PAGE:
- Assigning a simple task, explaining the desired outcomes, and getting out of the way
- Gradually increasing a task's complexity until role is mastered
Hones skills by watching others in action
- "Shadowing" top performers
The analyzers, prefer class room lectures, role-play with them, do postmortem exercises etc. They are perfectionists. Hate to do mistakes and of the type who will not get onto a airplane until they read the manual, take lessons and figure out what exactly they are suppose to do. Believe me they do well in their first ride. The process of learning is broken down into a series of individual task and analyzed thoroughly before they perform.
Doers are the total opposite of the analyzers, they take a positive note of the mistakes made down the process to improve their performance. They learn by doing the assigned task with the greatest interest. You give the simple task and the outcome, they will make it through their way. They have to experience good and bad outcomes for them to really believe in them, and don't much care for the advice given by the manager, which will be quite frustrating sometimes. The doers are interesting when they are around, as they are the type to first jump into when new challenges are offered to. Basically they are the risk takers.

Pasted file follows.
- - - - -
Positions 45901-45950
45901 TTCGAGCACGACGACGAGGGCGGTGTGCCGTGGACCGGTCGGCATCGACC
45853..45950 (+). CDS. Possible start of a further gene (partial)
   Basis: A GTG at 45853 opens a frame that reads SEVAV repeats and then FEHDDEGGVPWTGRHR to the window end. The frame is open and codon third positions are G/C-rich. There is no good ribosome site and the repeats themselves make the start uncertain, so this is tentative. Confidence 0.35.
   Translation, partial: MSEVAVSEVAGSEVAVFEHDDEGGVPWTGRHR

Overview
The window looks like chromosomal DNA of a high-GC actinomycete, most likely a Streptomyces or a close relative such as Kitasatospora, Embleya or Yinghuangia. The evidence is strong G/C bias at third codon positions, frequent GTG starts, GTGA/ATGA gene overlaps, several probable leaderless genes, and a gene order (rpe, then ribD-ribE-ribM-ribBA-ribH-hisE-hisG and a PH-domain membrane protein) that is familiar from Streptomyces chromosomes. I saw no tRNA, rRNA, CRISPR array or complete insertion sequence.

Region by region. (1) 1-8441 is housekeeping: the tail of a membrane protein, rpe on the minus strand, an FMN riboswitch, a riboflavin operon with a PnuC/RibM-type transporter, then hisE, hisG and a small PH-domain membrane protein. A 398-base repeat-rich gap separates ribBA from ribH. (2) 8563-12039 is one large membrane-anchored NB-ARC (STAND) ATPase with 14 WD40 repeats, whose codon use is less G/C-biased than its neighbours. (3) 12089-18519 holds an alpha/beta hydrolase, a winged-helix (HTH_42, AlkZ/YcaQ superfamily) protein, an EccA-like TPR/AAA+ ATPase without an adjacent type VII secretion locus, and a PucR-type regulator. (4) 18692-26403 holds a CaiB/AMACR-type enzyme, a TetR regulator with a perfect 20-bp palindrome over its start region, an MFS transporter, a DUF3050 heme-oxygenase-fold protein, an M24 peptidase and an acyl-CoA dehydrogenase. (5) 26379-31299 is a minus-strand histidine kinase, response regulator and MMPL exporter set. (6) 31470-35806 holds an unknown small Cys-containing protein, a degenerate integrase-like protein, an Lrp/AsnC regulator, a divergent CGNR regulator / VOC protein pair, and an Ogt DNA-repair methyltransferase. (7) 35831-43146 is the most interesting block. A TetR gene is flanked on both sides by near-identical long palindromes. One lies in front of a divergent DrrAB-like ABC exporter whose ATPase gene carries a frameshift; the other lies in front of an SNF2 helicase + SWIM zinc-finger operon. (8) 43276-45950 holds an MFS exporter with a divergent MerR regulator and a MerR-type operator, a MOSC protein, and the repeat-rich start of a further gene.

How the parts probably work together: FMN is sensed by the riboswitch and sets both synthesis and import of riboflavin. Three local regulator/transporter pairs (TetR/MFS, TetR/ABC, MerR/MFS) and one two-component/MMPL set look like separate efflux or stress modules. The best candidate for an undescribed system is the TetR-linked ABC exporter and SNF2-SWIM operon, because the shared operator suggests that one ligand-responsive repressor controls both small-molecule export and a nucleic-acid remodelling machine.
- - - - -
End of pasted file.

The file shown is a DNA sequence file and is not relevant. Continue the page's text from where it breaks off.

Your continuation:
Finally the third category of learners, the "watchers". They are the safe players. Watchers like to watch the whole performance, before doing it. Simply to imitate the process and the outcome is assured.
The great managers' best handle the situation to bring out the best results to the organization. It is simply identifying the capabilities, strengths and talents of the employees and fine tuning to materialize the desired result to improve the productivity of the organization to be at the competitive edge.
In simple it is all about playing the game of chess, by moving the right piece in the right direction with an ultimate goal plan.
Differences of trait and talent are like
blood types: They cut across the superficial variations
of race, sex, and age and capture each person's uniqueness.
The unhappy employees don't contribute to the work environment. The mediocre managers assume the goals and objectives have to be same to all employees and the change is the best to adopt new behavioural patterns to carryout